Gary Green was my roommate at Union Seminary in the fall of 1965, just before my marriage to Embry. After graduating from Union, he received a PhD from Yale in religious studies and joined the faculty at Connecticut College where he taught in the religion department until his retirement a few years ago. Since retiring he has spent a great deal of time and energy in the Prison Movement, working with inmates. He is a noted scholar and theologian and without question the smartest guy I knew at Union or practically anywhere else for that matter. We have stayed in touch over the years since he and his wife, Pricilla, regularly visit DC to see their two adult children and grandchildren, who live in the Baltimore/ Washington region.
I want to thank you, first of all for taking the time and effort to share your honest and heartfelt response to your recent confrontation with our common mortality. In doing so you have also presented me with a difficult challenge, for a testimony like yours is not to be ignored or taken lightly. Like you, I’m slogging through my seventies, living through the funerals of friends and facing the inevitability of death with ever-increasing urgency. Since I’m also a committed Christian and a theologian by training and vocation, your letter challenges me to respond, even though it’s a task that part of me would like to avoid. So lest I be seen, by myself and others, as a hypocrite or a coward, I will heed the apostle’s advice to be “always prepared to make a defense to anyone who asks you for a reason for the hope that is in you” (1 Pet. 3:15).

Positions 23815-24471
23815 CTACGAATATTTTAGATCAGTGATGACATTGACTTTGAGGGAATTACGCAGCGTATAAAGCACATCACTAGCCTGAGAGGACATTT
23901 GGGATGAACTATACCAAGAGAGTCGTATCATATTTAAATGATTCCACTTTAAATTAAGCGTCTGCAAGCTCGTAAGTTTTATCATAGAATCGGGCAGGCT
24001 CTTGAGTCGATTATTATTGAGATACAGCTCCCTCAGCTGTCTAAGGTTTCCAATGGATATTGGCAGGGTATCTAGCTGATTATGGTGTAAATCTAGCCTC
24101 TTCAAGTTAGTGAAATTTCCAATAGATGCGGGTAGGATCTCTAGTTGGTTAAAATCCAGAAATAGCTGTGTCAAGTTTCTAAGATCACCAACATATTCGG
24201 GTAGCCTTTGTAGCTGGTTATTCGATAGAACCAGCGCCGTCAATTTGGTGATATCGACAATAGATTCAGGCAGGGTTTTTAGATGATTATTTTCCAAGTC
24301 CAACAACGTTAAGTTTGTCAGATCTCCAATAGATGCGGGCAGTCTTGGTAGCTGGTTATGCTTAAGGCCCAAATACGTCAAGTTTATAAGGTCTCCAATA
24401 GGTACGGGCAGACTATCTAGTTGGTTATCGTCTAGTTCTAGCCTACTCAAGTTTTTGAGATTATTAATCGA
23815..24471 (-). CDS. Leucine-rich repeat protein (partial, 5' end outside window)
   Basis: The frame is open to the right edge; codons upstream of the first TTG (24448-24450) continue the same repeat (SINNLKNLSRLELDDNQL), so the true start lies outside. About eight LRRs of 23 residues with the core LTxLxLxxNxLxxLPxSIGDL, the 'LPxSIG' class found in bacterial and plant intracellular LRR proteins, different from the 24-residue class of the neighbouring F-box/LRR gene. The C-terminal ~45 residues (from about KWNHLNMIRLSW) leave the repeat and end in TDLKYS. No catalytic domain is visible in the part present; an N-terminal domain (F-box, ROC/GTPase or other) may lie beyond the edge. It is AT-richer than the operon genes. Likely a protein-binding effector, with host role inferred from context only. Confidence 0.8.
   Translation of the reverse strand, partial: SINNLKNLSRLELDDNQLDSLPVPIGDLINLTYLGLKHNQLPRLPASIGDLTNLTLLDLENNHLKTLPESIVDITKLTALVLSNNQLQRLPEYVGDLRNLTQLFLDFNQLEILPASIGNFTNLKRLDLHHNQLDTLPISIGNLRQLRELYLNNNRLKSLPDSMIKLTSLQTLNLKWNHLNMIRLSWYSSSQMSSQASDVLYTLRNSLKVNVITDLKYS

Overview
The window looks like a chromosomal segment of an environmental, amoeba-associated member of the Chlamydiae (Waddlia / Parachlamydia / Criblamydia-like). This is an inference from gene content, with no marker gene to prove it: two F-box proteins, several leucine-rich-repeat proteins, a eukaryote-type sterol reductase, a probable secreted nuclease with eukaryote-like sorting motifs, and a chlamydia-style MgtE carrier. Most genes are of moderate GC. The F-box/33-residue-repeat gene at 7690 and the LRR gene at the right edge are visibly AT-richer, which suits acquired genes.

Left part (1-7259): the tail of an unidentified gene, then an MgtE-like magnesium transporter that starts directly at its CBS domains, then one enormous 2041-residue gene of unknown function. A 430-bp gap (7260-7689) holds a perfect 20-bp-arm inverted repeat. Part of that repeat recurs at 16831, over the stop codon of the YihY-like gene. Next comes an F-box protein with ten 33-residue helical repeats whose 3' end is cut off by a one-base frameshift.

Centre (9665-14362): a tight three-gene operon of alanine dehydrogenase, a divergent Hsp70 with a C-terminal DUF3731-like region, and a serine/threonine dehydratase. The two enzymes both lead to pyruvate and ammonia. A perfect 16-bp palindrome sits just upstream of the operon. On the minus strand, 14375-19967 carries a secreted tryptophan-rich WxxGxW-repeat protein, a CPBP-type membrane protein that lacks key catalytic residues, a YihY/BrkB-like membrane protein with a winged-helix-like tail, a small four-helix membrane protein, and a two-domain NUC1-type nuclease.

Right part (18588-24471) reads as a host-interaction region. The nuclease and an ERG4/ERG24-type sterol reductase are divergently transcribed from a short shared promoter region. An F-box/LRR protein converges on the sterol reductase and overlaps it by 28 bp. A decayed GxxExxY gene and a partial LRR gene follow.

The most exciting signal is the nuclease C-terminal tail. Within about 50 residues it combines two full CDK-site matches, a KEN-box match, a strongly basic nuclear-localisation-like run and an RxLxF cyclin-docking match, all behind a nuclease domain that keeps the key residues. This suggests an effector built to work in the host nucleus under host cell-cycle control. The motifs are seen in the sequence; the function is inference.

If the resurrection of the dead were a minor issue for followers of Jesus—one of the adiaphora, those matters that the Protestant Reformers regarded as optional but not essential to faith—things would be different. But clearly it is not. It’s right there in the creeds we recite and in virtually every writing of the New Testament; but most important, it confronts us repeatedly and centrally in the life and teachings of Jesus himself. (There are some who would like to strip this teaching from Jesus while continuing to honor him as a great spiritual teacher, but this move simply turns Jesus into someone else with the same name.)
As you say quite rightly, death is a mystery. But what kind of mystery? In a secular culture like the one we live in, mystery is just a word for something we don’t understand and probably never will.